Earlier this week, I was reading a post by Tim Jones on speaking in an authentic, counter-cultural voice. While I appreciate the concept, I can't agree with his take on Christian pop music. He seems to be confusing medium with message. While there's certainly a lot of bad Christian pop music (and maybe that classification may be a bit broad), there's most certainly some very good Christian contemporary music. If Tim is talking about packaging Christian music in the same fashion, then I would have to agree. However, the sounds and timbres in music are much like the various media with which Tim works in his art. The message you convey has less to do with the particulars of the media than with the actual message. For example, Dali had an amazing ink portrait of Christ's face under the crown of thorns that looked like random ink splotches on paper. The effect was stunning, yet it was an effect very much in vogue at the time to carry a Christian message. Would Tim consider the medium in that case to be flawed regardless of the message?
I'm a musician rather than a plastic artist. I don't always appreciate the media used to express these ideas. My take, for example, on the renovation of a local church is a good example. I can appreciate that some styles aren't appropriate for conveying a Christian message (for example, diabolical tatoo styles). Frankly, I detest much of the ecclesial style from the 70s and 80s, which is what this local church seems to be targting. (I call it Flinstone or Stone-age Ecclesial. You cradle Catholics know what I'm talking about.)
Anyway, there's a difference between trying to force the message into the medium and using the medium to convey the message. I've heard a whole lot of bad Christian contemporary music (in various timbres). I've also heard some truly inspired music using timbres I never would have expected in Christian music. When we classify mush as being pop or alternative or metal or country, we're talking about textures and timbres—the tools musicians use to do what they do. Painters (and others in the plastic arts) have the same types of materials. To exclude the options for musicians simply based on how those options are often employed in secular music is simply bigoted.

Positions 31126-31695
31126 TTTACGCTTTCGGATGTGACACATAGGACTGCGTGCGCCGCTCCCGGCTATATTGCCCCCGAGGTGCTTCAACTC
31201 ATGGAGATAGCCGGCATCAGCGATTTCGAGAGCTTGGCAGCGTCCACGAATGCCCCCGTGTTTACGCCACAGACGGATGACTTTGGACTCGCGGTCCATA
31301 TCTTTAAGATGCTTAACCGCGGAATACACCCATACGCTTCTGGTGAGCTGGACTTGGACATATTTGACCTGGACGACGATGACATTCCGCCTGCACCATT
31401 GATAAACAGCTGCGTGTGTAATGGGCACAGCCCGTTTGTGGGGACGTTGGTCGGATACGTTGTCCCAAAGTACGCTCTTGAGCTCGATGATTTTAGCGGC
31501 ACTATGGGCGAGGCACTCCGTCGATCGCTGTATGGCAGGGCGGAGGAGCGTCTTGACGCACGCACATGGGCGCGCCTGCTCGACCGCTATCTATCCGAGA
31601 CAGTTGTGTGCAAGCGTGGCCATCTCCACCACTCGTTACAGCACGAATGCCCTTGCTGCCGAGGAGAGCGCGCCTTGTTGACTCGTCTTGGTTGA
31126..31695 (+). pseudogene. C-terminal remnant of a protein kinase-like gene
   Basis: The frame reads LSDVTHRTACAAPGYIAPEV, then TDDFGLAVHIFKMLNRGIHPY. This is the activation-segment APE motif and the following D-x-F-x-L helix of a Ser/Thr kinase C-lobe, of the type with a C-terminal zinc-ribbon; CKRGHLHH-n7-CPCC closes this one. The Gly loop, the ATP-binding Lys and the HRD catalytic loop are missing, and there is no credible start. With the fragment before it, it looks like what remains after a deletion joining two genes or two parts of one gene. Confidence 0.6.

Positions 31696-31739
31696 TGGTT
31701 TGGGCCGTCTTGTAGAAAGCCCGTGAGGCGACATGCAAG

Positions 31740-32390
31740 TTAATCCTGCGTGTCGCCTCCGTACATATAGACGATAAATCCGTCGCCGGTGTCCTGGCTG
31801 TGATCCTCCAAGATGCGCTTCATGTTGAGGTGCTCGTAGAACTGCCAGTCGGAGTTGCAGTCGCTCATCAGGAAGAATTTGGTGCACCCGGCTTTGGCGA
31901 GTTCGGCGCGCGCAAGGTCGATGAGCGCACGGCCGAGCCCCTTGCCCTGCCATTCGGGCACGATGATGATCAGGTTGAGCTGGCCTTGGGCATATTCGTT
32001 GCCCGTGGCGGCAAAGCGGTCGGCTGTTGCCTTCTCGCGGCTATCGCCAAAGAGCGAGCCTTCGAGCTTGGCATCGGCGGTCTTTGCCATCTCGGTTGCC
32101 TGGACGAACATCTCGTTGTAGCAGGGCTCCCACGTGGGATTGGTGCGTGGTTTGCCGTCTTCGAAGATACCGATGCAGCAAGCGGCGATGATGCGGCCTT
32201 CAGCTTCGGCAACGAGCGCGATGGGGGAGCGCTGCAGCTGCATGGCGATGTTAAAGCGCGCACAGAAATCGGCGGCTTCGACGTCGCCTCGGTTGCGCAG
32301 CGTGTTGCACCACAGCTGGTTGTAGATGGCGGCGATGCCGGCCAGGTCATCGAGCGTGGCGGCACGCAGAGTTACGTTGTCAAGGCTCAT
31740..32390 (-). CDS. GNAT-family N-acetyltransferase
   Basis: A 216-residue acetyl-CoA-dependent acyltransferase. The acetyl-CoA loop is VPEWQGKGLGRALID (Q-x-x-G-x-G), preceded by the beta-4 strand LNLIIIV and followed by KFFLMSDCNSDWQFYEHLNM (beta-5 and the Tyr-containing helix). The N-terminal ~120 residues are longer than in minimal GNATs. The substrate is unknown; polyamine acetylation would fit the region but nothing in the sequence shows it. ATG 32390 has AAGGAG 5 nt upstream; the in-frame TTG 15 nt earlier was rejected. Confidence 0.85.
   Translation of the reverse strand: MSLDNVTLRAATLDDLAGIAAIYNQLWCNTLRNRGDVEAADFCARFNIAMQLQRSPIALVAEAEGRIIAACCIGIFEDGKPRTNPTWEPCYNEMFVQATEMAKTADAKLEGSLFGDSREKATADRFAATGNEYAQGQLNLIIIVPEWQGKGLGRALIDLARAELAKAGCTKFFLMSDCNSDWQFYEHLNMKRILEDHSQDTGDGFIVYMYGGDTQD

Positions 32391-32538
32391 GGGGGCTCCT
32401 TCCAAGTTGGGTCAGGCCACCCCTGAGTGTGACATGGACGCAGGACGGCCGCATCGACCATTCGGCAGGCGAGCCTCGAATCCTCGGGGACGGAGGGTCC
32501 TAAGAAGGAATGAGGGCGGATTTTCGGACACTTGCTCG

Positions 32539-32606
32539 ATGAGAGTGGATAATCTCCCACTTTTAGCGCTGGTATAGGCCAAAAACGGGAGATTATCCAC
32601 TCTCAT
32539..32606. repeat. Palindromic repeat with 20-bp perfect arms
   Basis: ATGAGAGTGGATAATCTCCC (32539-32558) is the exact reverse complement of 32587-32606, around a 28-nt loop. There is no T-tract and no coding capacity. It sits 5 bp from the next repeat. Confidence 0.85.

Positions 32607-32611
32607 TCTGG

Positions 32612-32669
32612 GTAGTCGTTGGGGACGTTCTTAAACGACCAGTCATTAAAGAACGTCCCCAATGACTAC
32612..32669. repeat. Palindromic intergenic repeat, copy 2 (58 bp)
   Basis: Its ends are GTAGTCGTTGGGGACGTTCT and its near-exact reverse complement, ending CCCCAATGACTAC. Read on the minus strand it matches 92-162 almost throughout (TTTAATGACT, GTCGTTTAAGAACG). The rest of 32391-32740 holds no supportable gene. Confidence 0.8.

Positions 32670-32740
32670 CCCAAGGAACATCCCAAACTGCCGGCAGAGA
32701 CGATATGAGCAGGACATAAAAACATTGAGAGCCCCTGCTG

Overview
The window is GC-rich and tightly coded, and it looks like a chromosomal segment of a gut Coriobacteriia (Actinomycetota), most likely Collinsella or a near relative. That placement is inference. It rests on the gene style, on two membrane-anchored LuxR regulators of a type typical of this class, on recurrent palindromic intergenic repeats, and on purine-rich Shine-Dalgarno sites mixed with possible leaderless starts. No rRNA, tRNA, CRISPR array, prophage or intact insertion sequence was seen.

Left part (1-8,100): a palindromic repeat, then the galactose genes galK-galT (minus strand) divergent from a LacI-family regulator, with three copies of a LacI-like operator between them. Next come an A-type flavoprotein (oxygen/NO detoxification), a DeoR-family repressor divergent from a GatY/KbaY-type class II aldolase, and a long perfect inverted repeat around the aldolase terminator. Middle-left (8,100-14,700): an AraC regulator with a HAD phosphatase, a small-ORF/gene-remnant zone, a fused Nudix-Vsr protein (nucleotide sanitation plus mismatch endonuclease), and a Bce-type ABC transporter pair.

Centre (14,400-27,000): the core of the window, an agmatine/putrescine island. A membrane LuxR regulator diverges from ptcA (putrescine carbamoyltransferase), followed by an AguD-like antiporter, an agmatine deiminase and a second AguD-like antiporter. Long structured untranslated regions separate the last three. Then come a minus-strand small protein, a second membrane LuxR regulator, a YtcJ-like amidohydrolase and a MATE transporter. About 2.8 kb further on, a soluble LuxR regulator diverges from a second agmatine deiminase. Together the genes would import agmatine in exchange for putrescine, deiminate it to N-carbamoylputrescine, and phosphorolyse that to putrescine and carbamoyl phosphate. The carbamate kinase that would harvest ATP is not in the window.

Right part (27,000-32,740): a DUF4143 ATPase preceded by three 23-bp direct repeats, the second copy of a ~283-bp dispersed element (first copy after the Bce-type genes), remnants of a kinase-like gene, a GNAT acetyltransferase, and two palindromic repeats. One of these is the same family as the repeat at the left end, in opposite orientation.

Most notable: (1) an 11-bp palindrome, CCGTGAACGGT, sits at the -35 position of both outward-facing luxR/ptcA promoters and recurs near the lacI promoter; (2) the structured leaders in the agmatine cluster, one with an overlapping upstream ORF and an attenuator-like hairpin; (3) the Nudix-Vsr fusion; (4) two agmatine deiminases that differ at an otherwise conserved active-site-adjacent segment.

There are certainly legitimate divergences. Dipping a crucifix in something resembling urine or smearing a portrait of the Blessed Mother with something resembling dung are certainly unacceptable, but it's not only the media that are the issue but the message those media convey. Likewise, attempting to convey the love and mercy of God (or the justice and wrath) using graphic, hateful, and obscene language doesn't work. It offends the message itself.
So the question isn't in style but in the materials. For artists, the materials are the canvas, oils, marble, wood, or whatever. For musicians, the materials are instruments, lyrics, rhythms, tonalities, and tempos. There are some tonalities that are said to evoke evil feelings (traditionally, the Locrian mode, though I think this has more to do with the associations of minor tonalities in that mode than anything else).
That said, I can completely agree that some styles are completely inappropriate for liturgy. I do not like contemporary (or even pseudo-contemporary/folk) music for the Mass. It conveys a sense of the everyday that doesn't belong in a timeless celebration. I played for a time in a Lifeteen group, but I've since decided that the Lifeteen approach only enhances a sense of alienation between adolescents and the parent parish rather then fostering a sense of belonging. That's not a judgment on the many youth ministers out there who use Lifeteen to reach out, but it is a judgment on the mindset that says that the liturgy has to appeal by being secular.
Anyway, I and my band play many covers of contemporary Christian music for our diocesan young adult ministry. I'm happy for the opportunity to serve this way, and I hope that the music we play edifies those who attend the various TVYAM functions.